Zápisník Josefa Rouska

Python a React.js programátor, zaměřený na Shopify integrace

Cool image loading with Gatsby.js v2 and Netlify CMS v2

Time has come and even I got the opportunity to try out currently trending Gatsby.js static site generator. The most popular feature, at least from my point of view, is Image Processing with gatsby-transformer-sharp. I thought “Everyone talks that I can have out of the box responsive images and other cool things!”. Yeah sure, but they didn’t use it together with Netlify CMS while using beta of v2 :)

Getting started with something as complex as Gatsby.js is always a challenge. Looking back I would compare Gatsby to Webpack. Complexity of plugin based processing pipeline makes it a bit harder to understand than good old static site generators.

Now let’s investigate what do we actually need to make this work. Here are the plugins we need.


Exposes several image processing functions built on the Sharp.


Makes it possible to query Sharp image processing library processed images using GraphQL.


Uses remark to parse the markdown files into usable data nodes for GraphQL.


This does the magic making images linked from markdown files responsive.


This is where the fun begins! Gatsby assumes that images are colocated with posts. This approach doesn’t work with Netlify CMS, because it stores images in a single place. There’s issue with v2 which led me to make a slight change to fork which was addressing the issue.

I ended up with this configuration:

    resolve: `gatsby-transformer-remark`,
    options: {
        plugins: [
            resolve: `gatsby-remark-images`,
            options: {
                // It's important to specify the maxWidth (in pixels) of
                // the content container as this plugin uses this as the
                // base for generating different widths of each image.
                maxWidth: 930,
                backgroundColor: 'transparent', // required to display blurred image first

These are the versions that I’m using:

"gatsby-plugin-sharp": "next",
"gatsby-remark-images": "next",
"gatsby-transformer-remark": "next",
"gatsby-transformer-sharp": "next",
"gatsby-remark-relative-images": "git+https://github.com/stlk/gatsby-remark-relative-images.git",

When Gatsby is configured this way I can embed image in markdown file like this ![Chemex](/img/chemex.jpg) and get this awesome loading “blur up” behavior.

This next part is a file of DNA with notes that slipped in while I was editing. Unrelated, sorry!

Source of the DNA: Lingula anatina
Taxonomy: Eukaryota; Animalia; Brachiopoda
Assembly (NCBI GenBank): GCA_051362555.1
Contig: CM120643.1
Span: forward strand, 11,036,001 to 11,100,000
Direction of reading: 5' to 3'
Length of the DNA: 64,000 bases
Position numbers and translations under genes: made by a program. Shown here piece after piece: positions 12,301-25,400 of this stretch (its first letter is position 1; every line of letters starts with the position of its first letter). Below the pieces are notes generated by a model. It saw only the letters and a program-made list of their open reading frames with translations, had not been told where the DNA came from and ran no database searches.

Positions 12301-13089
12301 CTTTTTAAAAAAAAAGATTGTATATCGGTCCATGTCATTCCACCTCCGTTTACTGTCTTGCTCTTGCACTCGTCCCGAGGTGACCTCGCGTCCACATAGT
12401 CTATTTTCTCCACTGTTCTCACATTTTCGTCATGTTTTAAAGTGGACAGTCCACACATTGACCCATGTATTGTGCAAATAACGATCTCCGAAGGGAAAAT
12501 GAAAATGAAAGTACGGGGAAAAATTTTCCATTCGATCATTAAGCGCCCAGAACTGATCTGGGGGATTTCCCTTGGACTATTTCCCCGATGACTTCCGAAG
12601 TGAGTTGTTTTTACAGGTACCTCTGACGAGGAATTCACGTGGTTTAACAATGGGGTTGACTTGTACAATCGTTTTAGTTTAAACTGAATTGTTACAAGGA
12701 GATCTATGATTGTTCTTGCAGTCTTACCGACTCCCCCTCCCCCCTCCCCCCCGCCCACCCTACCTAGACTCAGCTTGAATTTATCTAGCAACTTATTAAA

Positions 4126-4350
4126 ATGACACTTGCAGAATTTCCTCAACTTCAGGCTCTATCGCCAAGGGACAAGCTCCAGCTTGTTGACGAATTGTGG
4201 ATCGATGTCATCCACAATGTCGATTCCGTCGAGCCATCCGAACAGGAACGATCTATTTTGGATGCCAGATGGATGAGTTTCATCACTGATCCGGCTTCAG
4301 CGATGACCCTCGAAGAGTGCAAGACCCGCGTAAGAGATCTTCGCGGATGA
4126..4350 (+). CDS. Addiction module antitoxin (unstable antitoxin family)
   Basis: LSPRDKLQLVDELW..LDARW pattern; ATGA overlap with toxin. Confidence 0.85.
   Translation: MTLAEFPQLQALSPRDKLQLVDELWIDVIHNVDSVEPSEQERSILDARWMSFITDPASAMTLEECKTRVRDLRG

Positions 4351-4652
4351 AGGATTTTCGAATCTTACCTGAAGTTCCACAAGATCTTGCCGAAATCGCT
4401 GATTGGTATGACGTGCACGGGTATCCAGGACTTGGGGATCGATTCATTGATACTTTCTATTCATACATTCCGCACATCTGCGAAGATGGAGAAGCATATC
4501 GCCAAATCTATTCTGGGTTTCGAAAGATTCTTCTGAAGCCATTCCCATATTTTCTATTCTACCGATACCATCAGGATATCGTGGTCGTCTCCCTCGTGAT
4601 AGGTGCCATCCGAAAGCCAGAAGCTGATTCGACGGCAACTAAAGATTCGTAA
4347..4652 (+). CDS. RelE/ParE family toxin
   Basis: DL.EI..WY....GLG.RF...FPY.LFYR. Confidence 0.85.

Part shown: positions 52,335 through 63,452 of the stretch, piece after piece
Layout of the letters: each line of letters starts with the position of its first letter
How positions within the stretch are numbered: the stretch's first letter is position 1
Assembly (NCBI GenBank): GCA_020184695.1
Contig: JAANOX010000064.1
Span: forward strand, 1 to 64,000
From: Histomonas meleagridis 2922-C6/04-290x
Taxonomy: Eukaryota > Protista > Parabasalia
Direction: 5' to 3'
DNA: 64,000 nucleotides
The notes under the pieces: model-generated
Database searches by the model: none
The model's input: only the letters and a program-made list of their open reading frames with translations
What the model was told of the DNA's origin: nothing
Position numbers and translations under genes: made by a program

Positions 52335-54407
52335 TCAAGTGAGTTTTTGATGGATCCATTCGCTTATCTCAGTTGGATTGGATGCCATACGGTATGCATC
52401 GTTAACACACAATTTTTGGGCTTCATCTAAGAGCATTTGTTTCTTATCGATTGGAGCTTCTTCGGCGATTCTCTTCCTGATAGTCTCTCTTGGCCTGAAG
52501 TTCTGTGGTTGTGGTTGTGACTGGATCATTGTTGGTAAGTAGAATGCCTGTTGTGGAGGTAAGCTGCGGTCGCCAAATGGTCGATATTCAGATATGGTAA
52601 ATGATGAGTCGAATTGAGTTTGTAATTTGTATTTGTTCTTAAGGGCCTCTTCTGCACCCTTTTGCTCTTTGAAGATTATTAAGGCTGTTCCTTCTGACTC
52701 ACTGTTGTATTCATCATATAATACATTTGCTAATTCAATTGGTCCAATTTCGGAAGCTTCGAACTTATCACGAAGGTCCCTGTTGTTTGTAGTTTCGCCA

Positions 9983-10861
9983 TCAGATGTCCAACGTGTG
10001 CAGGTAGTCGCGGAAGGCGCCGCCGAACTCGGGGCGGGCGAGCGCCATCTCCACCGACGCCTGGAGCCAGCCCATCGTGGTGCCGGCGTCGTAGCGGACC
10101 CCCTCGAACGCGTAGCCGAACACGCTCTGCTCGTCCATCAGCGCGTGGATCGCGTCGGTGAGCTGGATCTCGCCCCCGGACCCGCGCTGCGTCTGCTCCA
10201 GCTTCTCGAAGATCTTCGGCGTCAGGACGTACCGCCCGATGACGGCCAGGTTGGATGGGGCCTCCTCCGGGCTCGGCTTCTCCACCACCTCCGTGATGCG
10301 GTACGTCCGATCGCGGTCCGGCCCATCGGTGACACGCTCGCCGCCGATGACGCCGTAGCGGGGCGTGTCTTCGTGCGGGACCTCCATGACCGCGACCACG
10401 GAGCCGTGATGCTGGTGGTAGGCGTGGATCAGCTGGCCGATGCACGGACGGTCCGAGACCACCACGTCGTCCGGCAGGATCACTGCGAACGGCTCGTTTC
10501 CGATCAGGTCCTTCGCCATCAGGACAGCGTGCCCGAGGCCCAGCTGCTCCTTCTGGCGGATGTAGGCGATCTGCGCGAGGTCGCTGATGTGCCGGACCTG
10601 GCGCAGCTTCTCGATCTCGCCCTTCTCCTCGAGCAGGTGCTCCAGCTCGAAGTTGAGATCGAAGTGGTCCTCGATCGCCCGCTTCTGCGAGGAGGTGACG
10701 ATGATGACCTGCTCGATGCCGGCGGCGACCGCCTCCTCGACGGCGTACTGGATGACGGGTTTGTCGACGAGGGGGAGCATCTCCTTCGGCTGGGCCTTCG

Working with images stored in frontmatter

The blog I was working on has image displayed in the blog post list. The cover image was defined in frontmatter as follows.

templateKey: blog-post
title: The ultimate Chemex guide
cover_image: /img/chemex.jpg

Then I needed to get back to the relative path issue. Because gatsby-remark-images only handles relative paths, it will happily ignore my cover_image. To fix it I had to convert path to relative. In gatsby-node.js we can hook in for onCreateNode callback. Keep in mind that this code works only with cover_image.

const mapNetlifyMediaPath = ({ node }) => {
  const { frontmatter } = node
  if (frontmatter) {
    const { cover_image } = frontmatter

    if (cover_image) {
      if (cover_image.indexOf('/img') === 0) {
        frontmatter.cover_image = path.relative(
          path.join(__dirname, '/static/', cover_image)

exports.onCreateNode = nodeContext => {

With all important bits in place let’s try running gatsby develop, open http://localhost:8000/___graphql and run this query. You should see that image was processed.

  allMarkdownRemark {
    edges {
      node {
        frontmatter {
          cover_image {
            childImageSharp {
              fluid(maxWidth: 700) {

On index.js page, I can then use this GraphQL query combined with gatsby-image package. This package provides wrapper around img tag to generate HTML required to display responsive images. GatsbyImageSharpFluid is a fragment provided by gatsby-image its result we will then pass to Img component.

cover_image {
    childImageSharp {
        fluid(maxWidth: 630) {
import Img from 'gatsby-image'

<Img fluid={post.frontmatter.cover_image.childImageSharp.fluid} />

You can see entire component and website on GitHub.

Overall I like Gatsby. I it’s one of the two static site generators I enjoy using. The other being Jekyll.